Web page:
Archive For The “Instagram” Category
Trumpeter swans, signets and canvasback ducks in the Kitimat River estuary, Dec.15, 2018. (Robin Rowland)
My portion of the Christmas Bird Count in the Kitimat River Estuary (courtesy Rio Tinto) was in an afternoon blizzard which cut visibility by up to about 80 per cent at times and was no help to the cameras, whether or on auto focus or manual.
A winter full moon rises over Kitimat BC’s iconic Mt. Elizabeth, November 25, 2015.
The moon rises over Mt. Elizabeth, shot for the sky. Sony A7II, using old Vivitar manual Minolta mount 85 to 205 zoom, 1/100 sec, f3,5, ISO 5000, Shutter priority (Robin Rowland)
The moon over Mt. Elizabeth, shot for the moon, a bit noisy, better in black and white. Sony A7II, Vivitar 85 to 205mm, ISO 5000, 1/250 f3.5, Shuter priority (Robin Rowland)
The moonrise begins. Sony A77, Sigma 170-500 at 180mm, 1/30 f5.0, ISO 4000, Shutter priority (Robin Rowland)
Mt. Elizabeth at dusk as I was setting up. Taken at 1649. Alpha 55, Tamron 70 to 300mm at 135, ISO 6400 1/125 at f4.5, Shutter priority (Robin Rowland)
Another view of the hint of moonrise to come. The sky is dark enough at this point that you can see stars in the sky, before the bright moon floods them out. Sony A77 with Sigma 170-500mm (on tripod) at 180mm, 0.4 sec at f5, ISO 4000 program mode.
The cold November moon, over Kitimat, shot for moon exposure at 1749. Alpha 77, 170 to 500 at 200mm, shutter priority 1/2000, f5.6, ISO 4000. (Robin Rowland)
A pile of log slash stands on the route of the Pacific Trail Pipeline, the first route to Kitimat, BC, to see preliminary construction. The 480 kilometre natural gas pipeline will deliver gas from Summit Lake, B.C. to the proposed Kitimat LNG facility site at Bish Cove on Douglas Channel south of Kitimat. (Robin Rowland)
The Pacific Trail Pipeline and its route was originally approved by British Columbia in 2006, as part of an earlier project to import, rather than export, natural gas.
The proposed Enbridge Northern Gateway Pipeline will follow a similar route to the Pacific Trail Pipeline, but as opponents of the Gateway project pointed out during the Joint Review Panel hearings, PTP has the original and optimum route through the rugged mountain territory. The clearing of the right of a way has led to false rumours that the work is for Northern Gateway.
A Pacific Trail Pipeline sign is seen on the Houlte Forest Service Road near a washout on Houlte Creek, where the pipeline cross the mountains.(Robin Rowland)
The pipeline route near Hunter Creek on the Upper Kitimat River Forest Service Road was cleared a year or so ago and there is already new undergrowth. (Robin Rowland)
The right of way along the Little Wedeene Forest Service Road was cleared this year. (Robin Rowland)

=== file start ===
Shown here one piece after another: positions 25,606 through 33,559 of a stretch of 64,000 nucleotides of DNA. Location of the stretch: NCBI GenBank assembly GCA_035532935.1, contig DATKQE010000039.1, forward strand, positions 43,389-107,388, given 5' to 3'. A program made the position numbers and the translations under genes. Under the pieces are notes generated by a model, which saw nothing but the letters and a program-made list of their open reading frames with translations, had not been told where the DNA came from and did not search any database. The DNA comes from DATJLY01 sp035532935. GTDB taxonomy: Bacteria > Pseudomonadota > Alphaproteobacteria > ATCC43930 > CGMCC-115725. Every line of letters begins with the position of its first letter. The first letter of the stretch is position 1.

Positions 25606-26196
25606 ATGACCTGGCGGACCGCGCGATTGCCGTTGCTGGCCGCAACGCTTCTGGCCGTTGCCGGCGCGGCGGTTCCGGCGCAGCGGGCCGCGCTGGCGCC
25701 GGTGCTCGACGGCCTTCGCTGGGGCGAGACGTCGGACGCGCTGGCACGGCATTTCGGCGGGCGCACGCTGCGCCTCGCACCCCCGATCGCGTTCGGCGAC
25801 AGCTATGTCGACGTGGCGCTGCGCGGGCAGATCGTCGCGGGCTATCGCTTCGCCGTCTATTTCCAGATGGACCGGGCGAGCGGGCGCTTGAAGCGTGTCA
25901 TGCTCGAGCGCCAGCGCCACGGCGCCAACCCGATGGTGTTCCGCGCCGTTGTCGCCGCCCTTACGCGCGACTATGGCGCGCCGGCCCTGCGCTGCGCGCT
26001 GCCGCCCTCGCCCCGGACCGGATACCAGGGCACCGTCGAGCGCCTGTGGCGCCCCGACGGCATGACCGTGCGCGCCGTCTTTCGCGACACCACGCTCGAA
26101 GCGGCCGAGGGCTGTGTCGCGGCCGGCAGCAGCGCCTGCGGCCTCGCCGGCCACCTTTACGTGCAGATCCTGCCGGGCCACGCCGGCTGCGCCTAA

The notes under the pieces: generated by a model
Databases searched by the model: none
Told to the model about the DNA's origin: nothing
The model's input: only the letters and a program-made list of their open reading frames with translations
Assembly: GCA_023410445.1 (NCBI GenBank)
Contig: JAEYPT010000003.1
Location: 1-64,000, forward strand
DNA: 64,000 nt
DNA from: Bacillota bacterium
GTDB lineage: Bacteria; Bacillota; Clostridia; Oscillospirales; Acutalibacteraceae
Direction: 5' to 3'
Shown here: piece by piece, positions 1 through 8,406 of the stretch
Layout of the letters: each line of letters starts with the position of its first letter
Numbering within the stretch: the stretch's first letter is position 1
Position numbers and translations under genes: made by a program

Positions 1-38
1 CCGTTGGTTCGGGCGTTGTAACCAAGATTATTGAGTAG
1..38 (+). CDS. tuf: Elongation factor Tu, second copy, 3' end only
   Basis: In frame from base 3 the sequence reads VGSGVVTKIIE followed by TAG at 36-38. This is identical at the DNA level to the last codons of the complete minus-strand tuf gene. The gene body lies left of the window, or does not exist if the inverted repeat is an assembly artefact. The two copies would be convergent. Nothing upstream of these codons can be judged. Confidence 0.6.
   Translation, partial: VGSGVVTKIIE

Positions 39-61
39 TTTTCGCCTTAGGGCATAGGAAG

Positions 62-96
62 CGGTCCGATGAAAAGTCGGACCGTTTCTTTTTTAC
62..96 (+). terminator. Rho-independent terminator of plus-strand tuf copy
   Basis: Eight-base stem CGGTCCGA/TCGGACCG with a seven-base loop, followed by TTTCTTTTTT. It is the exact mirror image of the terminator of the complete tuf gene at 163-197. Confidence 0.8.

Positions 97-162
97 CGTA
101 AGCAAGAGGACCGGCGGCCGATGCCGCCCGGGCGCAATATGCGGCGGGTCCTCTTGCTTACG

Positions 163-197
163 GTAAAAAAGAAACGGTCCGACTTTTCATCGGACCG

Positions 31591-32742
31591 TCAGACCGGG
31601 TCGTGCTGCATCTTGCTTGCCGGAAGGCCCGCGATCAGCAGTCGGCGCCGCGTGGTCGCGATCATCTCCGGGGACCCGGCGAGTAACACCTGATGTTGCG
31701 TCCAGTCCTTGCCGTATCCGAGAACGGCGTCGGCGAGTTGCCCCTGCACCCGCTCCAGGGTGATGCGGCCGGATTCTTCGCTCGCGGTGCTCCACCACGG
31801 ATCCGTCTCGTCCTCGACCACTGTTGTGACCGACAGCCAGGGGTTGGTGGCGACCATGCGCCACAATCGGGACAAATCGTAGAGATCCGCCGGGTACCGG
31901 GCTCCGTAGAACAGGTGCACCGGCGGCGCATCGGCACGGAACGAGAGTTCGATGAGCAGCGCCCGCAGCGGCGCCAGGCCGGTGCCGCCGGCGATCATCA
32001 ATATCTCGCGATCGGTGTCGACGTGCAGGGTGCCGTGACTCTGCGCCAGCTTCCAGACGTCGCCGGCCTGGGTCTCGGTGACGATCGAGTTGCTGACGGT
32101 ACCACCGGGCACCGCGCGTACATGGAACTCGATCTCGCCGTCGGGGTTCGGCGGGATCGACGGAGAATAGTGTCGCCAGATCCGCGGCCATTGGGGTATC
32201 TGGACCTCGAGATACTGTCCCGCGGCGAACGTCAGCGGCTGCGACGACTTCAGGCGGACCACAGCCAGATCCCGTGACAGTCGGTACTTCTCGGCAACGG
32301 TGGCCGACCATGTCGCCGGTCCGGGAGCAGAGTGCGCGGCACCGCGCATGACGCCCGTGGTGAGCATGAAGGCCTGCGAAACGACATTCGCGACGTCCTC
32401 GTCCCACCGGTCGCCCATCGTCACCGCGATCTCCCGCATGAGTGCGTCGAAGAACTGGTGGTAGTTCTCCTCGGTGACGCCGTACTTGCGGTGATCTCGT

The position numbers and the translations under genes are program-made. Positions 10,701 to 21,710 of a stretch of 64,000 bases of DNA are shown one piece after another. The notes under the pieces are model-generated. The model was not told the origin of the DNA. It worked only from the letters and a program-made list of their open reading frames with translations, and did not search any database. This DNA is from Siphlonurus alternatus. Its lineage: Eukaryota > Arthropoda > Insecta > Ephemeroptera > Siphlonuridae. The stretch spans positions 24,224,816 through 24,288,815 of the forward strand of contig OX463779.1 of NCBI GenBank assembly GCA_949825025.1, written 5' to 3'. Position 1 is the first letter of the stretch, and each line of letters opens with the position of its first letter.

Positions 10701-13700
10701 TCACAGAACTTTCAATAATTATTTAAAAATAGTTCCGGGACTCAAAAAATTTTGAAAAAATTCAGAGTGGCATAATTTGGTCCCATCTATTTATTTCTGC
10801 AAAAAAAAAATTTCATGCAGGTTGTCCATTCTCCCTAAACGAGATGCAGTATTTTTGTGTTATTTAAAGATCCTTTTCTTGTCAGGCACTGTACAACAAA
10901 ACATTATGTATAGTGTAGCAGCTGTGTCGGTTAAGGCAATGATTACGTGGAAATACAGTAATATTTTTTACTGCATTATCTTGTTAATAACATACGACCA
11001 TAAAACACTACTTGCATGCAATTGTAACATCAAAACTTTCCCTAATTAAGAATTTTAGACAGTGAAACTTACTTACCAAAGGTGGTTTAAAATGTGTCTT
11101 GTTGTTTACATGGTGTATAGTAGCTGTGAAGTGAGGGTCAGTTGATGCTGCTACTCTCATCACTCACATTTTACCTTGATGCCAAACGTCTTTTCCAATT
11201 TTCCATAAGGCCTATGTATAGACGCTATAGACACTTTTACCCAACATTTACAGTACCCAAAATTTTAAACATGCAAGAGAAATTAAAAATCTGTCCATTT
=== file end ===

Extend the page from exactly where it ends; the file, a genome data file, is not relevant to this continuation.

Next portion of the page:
A twisted stump beside the road shows the scars of slash burning and rot. (Robin Rowland)
The slash pile is at the site of a quarry near the Little Wedeene River, which will harvest glacial aggregate for use along the pipeline route. (Robin Rowland)
Part of the quarry site borders on an wetland which was also cleared. (Robin Rowland)
A jumble of branches at the quarry site. (Robin Rowland)
A stump beings to rot away at the quarry site near the Little Wedeene. (Robin Rowland)
A stump at the quarry site shows scars of slash burning, rot and fresh growth of ferns. (Robin Rowland)
The final burning of the slash piles was postponed at the height of the summer drought June, July and early August.
The route of the Pacific Trail Pipeline (Chevron/Woodside/Pacific Trail Pipeline)
On a warm Kitimat sunny afternoon a couple of days ago a beautiful blue dragonfly was circling my back yard. So I decided to find out if I could get a shot of the speedy creature as it circled and whizzed and looped and dived. Camera Sony Alpha 6000, Sony E-mount, 55 to 210, set at 210, ISO 1600, Shutter 1/2500 at F13. The only one that worked was actually the third frame I shot, got a couple of hundred more (thanks digital) but only one other one came close and at 1/2000 was just a bit too slow so it was a bit blurry.
In Kitimat, as happened across the country on November 11. 2014, there was a larger turnout than usual at the Remembrance Day service, as people reflected on the recent events, the deaths of Cpl. Nathan Cirillo and Warrant Officer Patrice Vincent, as well as the fact that Canadian Forces are in action against the Islamic State in Iraq.
A veteran waits quietly for the ceremony to begin. (Robin Rowland)
As in previous years, the fly past over the cenotaph came from the wild, migrating geese.
A cub leader and her troop were part of the parade to the cenotaph. (Robin Rowland)
The Royal Canadian Mounted Police and Girl Guides at the cenotaph with Canadian Rangers and Army cadets in the rear ranks. (Robin Rowland)
Generations of Girl Guides at the cenotaph in Kitimat (Robin Rowland)
The Guard of Honour–an army cadet. (Robin Rowland)
Members of the Royal Canadian Legion lowered flags during the two minutes of silence. (Robin Rowland)
One of the veterans at the Remembrance Day ceremony (Robin Rowland)
The spectators at the Remembrance Day Ceremony. (Robin Rowland)
RCMP Corporal Chris Manseau lays a wreath as the Royal Canadian Legion’s wreath party watch. (Robin Rowland)
A new tradition…
For the past several years, there’s been a tradition that began at the Tomb of the Unknown Soldier in Ottawa, people leave their poppies at the cenotaph. Here in Kitimat, people are now pinning their poppies to the wreathes that were laid at the cenotaph a few minutes earlier. (Robin Rowland)